It's the time of year when students across the country are graduating from college. It took a lot of effort to earn those degrees, but it took something else, too: money.
It's this financial aspect of college that may concern you if you have children.
How can you take some of the stress out of paying the high costs of higher education?
To begin with, it pays to be informed about what college actually does cost.
Consider these figures from the College Board's 2007-2008 Trends in College Pricing. The average total expense (including tuition, fees, room and board) is $13,589 per year for in-state students attending four-year public colleges and universities; for students attending four-year private colleges and universities, the average total cost per year is $32,307.
Over the past several years, college costs have been rising faster than the general inflation rate, so you can expect to pay considerably more in the future.
How can you cope with these costs?
You could tap into your Roth IRA or take a loan from your 401(k). But do you really want to potentially lower the resources you'll have available for retirement? Alternately, do you want your children to start their working lives saddled with heavy student loans? (The average student loan debt is $21,000, according to the Project on Student Debt.)
The best way to avoid either of these scenarios is to start saving for your children's college education when they are young -- and to consider using a savings vehicle specifically designed for college funding.
One such vehicle is a Section 529 savings plan.
With this plan, you put money in a specific pool of investments.
Contribution limits are high -- more than $300,000 per beneficiary in many state plans, although special gifting provisions may apply.
Plus, Section 529 savings plans provide you with a degree of flexibility, in that you can change your plan's beneficiary to another family member. This can prove quite useful if you have one child who decides against college while another one wants to go. Furthermore, all withdrawals are free from federal income taxes, as long as the money is used for the beneficiary's qualified college or graduate school expenses.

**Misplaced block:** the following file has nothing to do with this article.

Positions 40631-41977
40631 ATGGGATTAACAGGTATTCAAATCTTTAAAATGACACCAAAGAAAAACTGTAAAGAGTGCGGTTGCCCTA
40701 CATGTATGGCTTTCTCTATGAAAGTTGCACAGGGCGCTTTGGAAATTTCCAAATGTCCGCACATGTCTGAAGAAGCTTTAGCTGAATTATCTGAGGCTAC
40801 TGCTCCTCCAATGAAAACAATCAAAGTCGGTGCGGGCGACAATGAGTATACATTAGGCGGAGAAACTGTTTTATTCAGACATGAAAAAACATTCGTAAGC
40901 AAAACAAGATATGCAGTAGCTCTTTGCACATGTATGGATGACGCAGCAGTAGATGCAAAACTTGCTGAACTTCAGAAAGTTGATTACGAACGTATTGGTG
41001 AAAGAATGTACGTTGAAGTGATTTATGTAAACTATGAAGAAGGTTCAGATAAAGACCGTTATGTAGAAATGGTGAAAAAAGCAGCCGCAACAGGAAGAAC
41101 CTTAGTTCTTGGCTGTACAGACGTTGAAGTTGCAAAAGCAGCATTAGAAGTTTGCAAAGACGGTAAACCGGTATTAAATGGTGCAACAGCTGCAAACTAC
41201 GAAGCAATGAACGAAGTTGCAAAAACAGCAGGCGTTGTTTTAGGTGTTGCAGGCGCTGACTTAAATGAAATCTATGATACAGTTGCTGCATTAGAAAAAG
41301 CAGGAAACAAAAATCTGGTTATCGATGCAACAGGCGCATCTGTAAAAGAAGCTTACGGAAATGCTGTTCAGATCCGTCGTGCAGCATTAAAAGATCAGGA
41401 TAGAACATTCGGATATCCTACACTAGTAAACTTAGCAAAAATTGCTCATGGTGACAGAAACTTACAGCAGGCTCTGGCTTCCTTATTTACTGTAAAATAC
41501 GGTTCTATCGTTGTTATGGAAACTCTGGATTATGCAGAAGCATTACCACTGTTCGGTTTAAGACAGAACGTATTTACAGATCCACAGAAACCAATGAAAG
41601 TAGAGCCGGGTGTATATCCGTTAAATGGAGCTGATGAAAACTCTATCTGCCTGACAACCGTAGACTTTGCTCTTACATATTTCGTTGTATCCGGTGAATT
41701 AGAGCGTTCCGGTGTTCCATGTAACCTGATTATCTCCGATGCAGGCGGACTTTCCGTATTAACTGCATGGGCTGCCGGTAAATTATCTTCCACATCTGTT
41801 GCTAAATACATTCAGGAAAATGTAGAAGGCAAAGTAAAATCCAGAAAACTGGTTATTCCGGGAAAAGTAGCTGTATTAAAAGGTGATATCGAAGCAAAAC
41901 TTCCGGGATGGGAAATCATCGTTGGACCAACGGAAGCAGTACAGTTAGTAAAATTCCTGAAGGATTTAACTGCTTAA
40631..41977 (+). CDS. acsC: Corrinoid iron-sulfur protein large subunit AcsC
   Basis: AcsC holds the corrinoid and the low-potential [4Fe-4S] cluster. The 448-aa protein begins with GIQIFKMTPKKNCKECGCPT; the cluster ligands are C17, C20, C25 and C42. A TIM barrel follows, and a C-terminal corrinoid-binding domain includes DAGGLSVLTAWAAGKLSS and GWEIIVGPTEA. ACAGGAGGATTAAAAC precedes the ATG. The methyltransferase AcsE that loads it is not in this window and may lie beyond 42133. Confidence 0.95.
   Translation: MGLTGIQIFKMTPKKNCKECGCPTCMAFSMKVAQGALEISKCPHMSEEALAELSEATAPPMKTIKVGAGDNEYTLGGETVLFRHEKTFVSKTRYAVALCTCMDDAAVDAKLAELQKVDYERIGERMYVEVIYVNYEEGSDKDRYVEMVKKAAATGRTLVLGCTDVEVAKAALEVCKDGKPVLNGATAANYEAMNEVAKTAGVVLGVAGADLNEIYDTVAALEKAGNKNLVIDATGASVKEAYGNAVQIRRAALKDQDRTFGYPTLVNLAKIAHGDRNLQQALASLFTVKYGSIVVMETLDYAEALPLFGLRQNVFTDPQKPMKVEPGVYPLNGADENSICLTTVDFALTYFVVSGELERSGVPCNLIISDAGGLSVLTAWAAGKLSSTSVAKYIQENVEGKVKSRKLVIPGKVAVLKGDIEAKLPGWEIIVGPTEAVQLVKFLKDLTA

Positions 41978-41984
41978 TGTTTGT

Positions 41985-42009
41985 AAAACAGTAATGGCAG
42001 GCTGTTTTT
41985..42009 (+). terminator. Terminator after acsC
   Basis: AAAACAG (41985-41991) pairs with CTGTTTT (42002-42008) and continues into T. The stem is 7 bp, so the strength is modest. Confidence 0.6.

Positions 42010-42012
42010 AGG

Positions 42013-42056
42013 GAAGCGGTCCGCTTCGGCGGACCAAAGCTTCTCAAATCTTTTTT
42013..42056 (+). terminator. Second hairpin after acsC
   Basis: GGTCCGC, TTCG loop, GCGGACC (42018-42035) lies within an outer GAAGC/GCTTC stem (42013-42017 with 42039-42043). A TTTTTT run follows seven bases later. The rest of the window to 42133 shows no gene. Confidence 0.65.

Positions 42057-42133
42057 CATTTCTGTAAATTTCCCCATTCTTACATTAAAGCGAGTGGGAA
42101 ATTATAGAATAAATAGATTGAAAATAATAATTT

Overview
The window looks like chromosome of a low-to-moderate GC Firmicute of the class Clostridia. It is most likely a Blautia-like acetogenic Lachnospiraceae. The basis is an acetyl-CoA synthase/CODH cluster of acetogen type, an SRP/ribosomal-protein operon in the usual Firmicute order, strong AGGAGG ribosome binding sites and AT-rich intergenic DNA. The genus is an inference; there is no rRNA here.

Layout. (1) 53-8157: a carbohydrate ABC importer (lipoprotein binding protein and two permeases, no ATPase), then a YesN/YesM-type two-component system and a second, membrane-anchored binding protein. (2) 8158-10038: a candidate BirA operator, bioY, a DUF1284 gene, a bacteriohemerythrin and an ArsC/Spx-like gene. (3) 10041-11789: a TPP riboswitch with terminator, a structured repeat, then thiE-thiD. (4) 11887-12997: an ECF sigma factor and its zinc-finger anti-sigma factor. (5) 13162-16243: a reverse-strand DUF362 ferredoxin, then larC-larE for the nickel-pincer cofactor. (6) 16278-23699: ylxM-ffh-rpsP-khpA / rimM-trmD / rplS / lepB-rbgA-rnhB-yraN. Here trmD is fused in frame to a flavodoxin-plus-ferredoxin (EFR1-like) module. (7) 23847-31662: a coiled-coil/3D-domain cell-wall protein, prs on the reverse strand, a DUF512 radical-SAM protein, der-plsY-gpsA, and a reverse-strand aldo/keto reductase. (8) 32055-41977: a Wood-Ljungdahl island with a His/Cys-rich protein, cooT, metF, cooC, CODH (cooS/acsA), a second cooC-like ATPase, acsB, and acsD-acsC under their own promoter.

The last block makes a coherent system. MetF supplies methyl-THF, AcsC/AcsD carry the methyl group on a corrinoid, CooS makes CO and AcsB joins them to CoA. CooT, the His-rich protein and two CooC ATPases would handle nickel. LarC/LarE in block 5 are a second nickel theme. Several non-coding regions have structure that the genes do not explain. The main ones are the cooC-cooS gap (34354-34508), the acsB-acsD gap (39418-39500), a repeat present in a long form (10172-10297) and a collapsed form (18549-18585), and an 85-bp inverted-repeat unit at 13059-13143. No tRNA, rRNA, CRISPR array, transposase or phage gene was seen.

However, Section 529 withdrawals for expenses other than qualified education expenditures may be subject to federal, state and penalty taxes. (Also, distributions will appear as income on the child's tax return, which could affect financial aid calculations.)
Not all Section 529 savings plans are alike; some have high fees and limited investment options.
Because it's not always easy to compare the benefits of different plans, you may want to get some help from your financial advisor.
As a general rule, though, you might want to start by looking at your home state's plan, which may come with a tax deduction or a matching contribution, up to a certain dollar amount. And even if you sign up for your home state's plan, your child doesn't have to attend an in-state college; you can apply the money to virtually any accredited school.
By starting to save early, and by taking advantage of an appropriate college savings vehicle, such as a Section 529 plan, you can make that graduation day of the future a happy one for everyone concerned.
Scott Flake is a licensed financial advisor with the firm of Edward Jones. He hosts a weekly informal investment discussion on Tuesdays at 10 a.m. at his office at 411 S. Beeline Highway, Suite B. For more information, call him at (928) 468-1470.